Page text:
There are a few big budget items that people do not typically think about when planning for their new timber frame home. One of the biggest factors people do not think about is their site. It can be very costly to prepare the site for your new home, however, it all depends on the complexity of the site. Does your property have a lot of boulders and trees to be removed? Or is your site already cleared?

The design of your new home can also impact your budget. The more complex the timber frame structure is, the more expensive it will be. For example, a Hammer Beam Truss timber frame system frame is more expensive principal purlin frame.

Also the more windows, gables, dormers and corners in your new homes design will have an impact on the overall cost. For example, a colonial style home with no dormers will cost less than a custom two story home with multiple dormers and extensions. Another thing to consider when budgeting for your new home is deciding on whether or not you want a finished basement. Using the finished basement as living space can lower your cost per square foot.

A typical timber frame package includes the exterior shell of the home (timber frame, Structural Insulated Panels, windows, doors, siding, roofing, and trim), and is only one part of the house, the exterior shell. The following are some other factors you will have to consider:

• What kind of heating system do I want?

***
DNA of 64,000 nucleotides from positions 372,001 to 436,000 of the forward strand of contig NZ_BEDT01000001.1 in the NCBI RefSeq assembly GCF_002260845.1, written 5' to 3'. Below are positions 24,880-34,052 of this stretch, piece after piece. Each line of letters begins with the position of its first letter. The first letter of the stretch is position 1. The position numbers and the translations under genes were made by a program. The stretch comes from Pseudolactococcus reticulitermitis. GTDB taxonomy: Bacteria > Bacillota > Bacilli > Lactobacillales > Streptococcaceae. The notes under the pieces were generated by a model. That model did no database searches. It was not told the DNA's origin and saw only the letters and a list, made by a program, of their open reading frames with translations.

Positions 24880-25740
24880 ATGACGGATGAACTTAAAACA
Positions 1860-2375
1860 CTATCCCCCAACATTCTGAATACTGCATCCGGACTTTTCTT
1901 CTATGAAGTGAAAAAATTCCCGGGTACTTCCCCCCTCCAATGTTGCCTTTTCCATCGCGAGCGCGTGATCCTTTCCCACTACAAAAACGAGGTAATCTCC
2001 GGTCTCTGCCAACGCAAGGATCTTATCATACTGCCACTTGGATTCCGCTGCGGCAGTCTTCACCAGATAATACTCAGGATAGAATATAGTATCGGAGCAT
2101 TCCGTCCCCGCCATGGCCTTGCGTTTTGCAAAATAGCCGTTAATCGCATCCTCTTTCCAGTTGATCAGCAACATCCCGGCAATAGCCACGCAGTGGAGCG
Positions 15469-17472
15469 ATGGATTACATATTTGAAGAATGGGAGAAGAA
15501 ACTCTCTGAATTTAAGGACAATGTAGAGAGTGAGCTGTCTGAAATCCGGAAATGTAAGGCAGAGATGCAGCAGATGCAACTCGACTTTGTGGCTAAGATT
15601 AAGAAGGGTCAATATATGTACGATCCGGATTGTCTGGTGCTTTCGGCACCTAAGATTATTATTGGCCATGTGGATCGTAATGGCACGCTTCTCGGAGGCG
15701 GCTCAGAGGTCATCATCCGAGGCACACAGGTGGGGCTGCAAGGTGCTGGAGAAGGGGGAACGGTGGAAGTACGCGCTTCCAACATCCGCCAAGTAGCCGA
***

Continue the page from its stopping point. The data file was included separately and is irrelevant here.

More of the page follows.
• What kind of siding will we have?

• Will there be a fireplace?

• What kind of flooring will be used and where?

• What type of kitchen cabinets and appliances do I want?

• Am I going to build a garage right away?

How do you go about establishing costs that fit into your budget? First, interview local custom builders. Begin by consulting acquaintances who have built custom homes or check with your local chapter of the National Home Builders Association. Your builder will help you establish costs for all areas of the house.

Next, prioritize the rooms according to your main focus. For instance, most timber frame homes highlight the Great Room. And, if you’re an aspiring Chef or plan to do a lot of entertaining, the kitchen will also be a big focus. Look at those areas first and choose a timber frame system that enhances those areas but stays within your allowance for those rooms. Next work with your builder to establish a budget to work within. Then you can determine how the rest of the house can be finished to stay within your budget.

If your budget is tight, consider a hybrid system, combining timber framing with conventional stick frame construction for other areas of the house. Your builder can also recommend appliances, flooring, and finish materials to help you stay within budget.

Contact Davis Frame today by calling 1-800-636-0993 to receive our construction budget worksheet to help you get started! We are happy to answer your questions in regards to budgeting and costs for your new timber frame home.

2010 Copyright of Davis Frame Company

Article Source: http://EzineArticles.com/?expert=Molly_Gagnon